Hmong Leader Held on Coup Charges
Monday, June 11, 2007; 11:26 PM
SACRAMENTO, Calif. -- Hundreds of a Hmong leader's supporters demonstrated outside a federal courthouse Monday as a magistrate refused to release him on bail while he awaits trial on charges of trying to overthrow the communist government of Laos.
Despite his age and deteriorating health, Vang Pao, 77, is too dangerous and too great a flight risk to be freed under any circumstances, U.S. Magistrate Judge Edmund Brennan ruled after a 30-minute hearing.
Vang Pao and eight other Hmong elders were arrested June 4 on charges that they tried to buy nearly $10 million worth of military weapons and recruit mercenaries to unseat Laos's communist government.
A 10th defendant, retired California National Guard Lt. Col. Harrison Jack, is also charged, accused of trying to arrange the coup through an arms broker who turned out to be an undercover federal agent.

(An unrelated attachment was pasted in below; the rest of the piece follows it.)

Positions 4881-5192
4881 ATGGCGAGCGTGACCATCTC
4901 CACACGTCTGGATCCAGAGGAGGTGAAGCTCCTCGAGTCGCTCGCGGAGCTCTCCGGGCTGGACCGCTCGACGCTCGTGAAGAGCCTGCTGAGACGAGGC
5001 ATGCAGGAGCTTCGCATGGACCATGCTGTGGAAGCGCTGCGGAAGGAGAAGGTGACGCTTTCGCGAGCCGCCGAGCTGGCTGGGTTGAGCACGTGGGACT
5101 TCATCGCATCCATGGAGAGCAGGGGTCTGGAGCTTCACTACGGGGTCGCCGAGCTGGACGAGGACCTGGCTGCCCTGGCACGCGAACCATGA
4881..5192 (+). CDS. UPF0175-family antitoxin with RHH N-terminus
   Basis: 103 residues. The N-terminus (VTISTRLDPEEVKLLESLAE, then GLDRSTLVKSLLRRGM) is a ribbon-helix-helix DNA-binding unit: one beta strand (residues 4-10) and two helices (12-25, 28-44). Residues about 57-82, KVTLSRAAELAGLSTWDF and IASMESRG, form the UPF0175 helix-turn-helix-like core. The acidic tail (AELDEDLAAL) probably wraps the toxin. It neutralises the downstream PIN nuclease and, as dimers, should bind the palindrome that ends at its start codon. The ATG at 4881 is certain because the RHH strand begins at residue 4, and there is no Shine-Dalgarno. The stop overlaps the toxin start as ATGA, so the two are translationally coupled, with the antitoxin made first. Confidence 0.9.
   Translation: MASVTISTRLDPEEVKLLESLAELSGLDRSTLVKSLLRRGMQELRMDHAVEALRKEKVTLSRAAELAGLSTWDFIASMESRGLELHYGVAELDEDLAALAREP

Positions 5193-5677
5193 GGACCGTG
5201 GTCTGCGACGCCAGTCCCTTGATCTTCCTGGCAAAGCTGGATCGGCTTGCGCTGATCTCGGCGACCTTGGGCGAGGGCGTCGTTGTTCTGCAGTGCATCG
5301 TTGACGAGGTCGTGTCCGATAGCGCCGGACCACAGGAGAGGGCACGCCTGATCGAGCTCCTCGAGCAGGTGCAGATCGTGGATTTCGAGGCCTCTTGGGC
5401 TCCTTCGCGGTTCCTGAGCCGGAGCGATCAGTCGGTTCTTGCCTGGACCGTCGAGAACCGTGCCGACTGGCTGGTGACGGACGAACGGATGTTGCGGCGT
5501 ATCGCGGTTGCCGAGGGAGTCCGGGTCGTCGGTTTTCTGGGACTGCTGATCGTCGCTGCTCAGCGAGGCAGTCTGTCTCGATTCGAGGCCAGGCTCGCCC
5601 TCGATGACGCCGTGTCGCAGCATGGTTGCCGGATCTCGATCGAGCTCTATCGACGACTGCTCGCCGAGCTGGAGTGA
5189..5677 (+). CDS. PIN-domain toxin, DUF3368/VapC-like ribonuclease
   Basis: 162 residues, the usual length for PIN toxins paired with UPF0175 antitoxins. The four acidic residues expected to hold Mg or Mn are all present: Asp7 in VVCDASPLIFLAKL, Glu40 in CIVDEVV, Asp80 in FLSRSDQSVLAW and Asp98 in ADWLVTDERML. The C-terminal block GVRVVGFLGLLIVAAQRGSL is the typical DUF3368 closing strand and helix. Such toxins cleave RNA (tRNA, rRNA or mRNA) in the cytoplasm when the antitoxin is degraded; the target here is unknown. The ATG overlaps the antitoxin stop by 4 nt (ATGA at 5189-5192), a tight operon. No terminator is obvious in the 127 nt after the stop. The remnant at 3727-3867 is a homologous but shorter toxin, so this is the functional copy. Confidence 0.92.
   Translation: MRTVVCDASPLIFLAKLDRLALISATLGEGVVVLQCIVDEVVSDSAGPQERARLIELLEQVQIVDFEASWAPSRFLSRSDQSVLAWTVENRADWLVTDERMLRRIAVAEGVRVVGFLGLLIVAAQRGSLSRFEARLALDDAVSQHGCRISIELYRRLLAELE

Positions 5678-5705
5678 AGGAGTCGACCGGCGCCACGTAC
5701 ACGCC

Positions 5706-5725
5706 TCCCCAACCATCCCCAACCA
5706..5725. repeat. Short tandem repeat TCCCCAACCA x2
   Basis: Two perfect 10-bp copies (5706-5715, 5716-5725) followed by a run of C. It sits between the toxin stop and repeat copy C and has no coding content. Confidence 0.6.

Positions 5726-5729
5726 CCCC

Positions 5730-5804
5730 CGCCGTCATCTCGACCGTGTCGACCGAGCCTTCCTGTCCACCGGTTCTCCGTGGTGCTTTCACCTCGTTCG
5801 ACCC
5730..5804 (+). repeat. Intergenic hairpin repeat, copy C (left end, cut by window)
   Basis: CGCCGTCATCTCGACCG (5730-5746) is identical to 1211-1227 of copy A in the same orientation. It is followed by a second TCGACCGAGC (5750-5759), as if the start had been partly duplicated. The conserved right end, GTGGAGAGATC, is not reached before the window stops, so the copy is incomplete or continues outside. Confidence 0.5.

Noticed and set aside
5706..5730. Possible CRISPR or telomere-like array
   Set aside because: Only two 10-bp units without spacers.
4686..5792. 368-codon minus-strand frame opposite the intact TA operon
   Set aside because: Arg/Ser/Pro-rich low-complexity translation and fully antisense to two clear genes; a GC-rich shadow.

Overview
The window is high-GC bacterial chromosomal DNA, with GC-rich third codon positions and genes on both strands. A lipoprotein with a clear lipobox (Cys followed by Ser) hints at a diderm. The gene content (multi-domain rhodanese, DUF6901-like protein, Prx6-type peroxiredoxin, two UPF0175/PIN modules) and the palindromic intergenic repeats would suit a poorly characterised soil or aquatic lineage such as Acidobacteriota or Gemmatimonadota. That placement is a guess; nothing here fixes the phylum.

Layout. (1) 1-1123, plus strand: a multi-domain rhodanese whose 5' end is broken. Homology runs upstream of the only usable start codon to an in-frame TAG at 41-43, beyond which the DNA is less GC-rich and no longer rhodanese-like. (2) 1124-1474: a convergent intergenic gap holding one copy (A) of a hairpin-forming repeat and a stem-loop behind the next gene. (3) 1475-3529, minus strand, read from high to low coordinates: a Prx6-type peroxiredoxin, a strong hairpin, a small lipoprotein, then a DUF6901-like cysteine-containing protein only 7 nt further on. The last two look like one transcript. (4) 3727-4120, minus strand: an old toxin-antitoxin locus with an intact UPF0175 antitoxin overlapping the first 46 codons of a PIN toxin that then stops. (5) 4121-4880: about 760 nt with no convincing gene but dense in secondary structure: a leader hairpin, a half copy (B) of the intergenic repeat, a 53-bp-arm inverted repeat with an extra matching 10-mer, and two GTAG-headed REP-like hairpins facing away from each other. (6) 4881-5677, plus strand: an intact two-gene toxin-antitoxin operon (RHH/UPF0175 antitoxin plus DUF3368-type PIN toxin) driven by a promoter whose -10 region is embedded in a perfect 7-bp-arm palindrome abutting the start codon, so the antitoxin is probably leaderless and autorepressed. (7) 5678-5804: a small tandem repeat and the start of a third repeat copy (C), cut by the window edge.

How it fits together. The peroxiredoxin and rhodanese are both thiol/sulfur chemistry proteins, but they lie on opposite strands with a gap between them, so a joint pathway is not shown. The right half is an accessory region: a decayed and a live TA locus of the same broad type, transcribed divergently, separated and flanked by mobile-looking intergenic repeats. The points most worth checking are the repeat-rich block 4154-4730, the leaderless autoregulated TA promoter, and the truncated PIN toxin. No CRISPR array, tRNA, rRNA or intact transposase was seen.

Hmong from across California and several other states packed the courtroom and filled a courthouse plaza and surrounding sidewalks for Vang Pao's detention hearing. Court security officials estimated that 500 to 1,000 Hmong showed up.
Most of the Hmong were dressed in white to show their peacefulness and purity, said Ka Va, who helped organize the rally.
They waved American flags, giant portraits of Vang Pao and signs calling for the release of the Vietnam War-era general whose guerrillas rescued downed American pilots and waged an ultimately futile covert war orchestrated by the CIA.
"This is how much this man is loved," said Thomas Heffelfinger, one of Vang Pao's attorneys, said over the noise of the crowd. "This reflects the general's commitment to a peaceful agenda."
Heffelfinger, a former federal prosecutor from Minnesota, said he was hired by Vang Pao's supporters to assist John Balazs, the Sacramento attorney who was appointed by the court to represent the general last week.
Heffelfinger said Vang Pao is innocent of the charges, which could bring him life in prison if he is convicted.
Balazs argued that Vang Pao could safely be released to home confinement with a virtual communications blackout: No phones, computers or other communications devices.
But Assistant U.S. Attorney Bob Twiss told Brennan that Vang Pao's influence is so sweeping and unquestioned that he could organize his followers no matter what restrictions are imposed, perhaps sending messages through intermediaries or with a smuggled cell phone.